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Citizens With Disabilities – Ontario (CWDO) is committed to the rights of all persons to participate fully in the civil, cultural, economic, political and social life of their communities.

Housing Consultations

Ontario housing consultations are taking place over the next couple of months.  Hopefully some people can attend the ones in their area.


PLACES AND DATES
  • Sault Ste. Marie – June 16, 2009
  • Peel region – June 29, 2009
  • Windsor – July 15, 2009
  • Kitchener-Waterloo – July 16, 2009
  • Scarborough – July 21, 2009
  • Toronto (downtown) – July 22, 2009
  • Ottawa – July 27, 2009
  • London – September 8, 2009
  • Hamilton – September 10, 2009
  • Lindsay – September 17, 2009
  • Sudbury – September 24, 2009
  • Thunder Bay – September 30, 2009
There's more information at http://www.mah.gov.on.ca/Page6395.aspx
There's also an online questionnaire and they are allowing submissions until December 31, 2009.

Resource documents:

Top 10 Reasons Why Tenants Need to be at the Provincial Consultations 

  1. Tenants comprise 40% of Ottawa households.

  2. Tenants pay 1.7% more in property taxes through their rents than homeowners of comparable units, even though tenants have approximately half the income.

  3. Ottawa loses an average of 100 rental units annually though demolitions and conversions.

  4. There were more than 69,000 eviction applications filed at the Landlord and Tenant Board in 2008, mostly tenants struggling to pay unfair rents.

  5. Rental units built after 1991 are exempt from rent control. Market rate units in social housing are also exempt from rent control.

  6. In the mid 1990’s, the Provincial Government cancelled funding to tenant advocacy groups. In Ottawa, we lost the Federation of Ottawa Carleton Tenants Associations, The Ottawa Council of Low Income Support Services, and the Ottawa Tenant Council.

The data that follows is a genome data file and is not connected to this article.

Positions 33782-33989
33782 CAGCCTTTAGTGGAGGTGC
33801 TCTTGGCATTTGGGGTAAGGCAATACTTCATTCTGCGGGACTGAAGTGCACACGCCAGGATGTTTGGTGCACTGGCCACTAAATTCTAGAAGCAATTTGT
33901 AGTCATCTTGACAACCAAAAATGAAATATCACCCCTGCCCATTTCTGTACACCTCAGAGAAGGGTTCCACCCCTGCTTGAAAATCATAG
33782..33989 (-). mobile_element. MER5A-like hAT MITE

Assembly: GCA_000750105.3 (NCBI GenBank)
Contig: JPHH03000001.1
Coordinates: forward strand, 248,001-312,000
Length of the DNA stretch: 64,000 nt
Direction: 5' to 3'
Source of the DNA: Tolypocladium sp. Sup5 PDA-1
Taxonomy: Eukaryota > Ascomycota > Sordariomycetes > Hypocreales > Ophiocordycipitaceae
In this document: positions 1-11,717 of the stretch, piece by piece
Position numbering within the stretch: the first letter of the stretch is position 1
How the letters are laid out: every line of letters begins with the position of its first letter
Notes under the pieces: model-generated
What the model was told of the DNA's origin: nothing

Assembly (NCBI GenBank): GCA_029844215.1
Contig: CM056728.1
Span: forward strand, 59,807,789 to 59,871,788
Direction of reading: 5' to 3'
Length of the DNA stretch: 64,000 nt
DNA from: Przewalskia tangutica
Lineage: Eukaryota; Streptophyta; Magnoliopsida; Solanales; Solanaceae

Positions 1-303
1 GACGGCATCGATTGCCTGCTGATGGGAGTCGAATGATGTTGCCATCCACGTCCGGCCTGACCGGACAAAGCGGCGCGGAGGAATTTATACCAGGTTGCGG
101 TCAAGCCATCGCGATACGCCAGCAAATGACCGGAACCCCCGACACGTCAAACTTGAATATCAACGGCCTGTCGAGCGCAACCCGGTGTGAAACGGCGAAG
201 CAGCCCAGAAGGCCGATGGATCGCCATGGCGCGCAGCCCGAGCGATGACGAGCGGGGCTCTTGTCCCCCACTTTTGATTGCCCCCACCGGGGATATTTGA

7. Landlords are well organized through organizations such as the Ottawa Region Landlords Association, Eastern Ontario Landlords Organization, and the Fair Rental Policy Organization. Tenants have no formal structure to have their voices heard. This creates an imbalance during consultation processes.

  8. According to Canada Mortgage and Housing Corporation, the local vacancy rate is 2.7 per cent. Analysts agree that a ‘healthy’ vacancy rate is 3 per cent. Without rent control on vacant units, landlords can charge whatever they want since tenants have less choice. This also means landlords have more incentive to evict or coerce tenants to move out as a means to raise rents even higher.

  9. Since 1995, only 9% of new housing built was rental housing.

  10. When the vacancy rate rises above 3% for two consecutive years, landlords can apply to have rental units converted to condominiums. During the period of 2004 and 2005, when the vacancy rate rose above 3 per cent, there were 681 conversions of rental units to condominiums.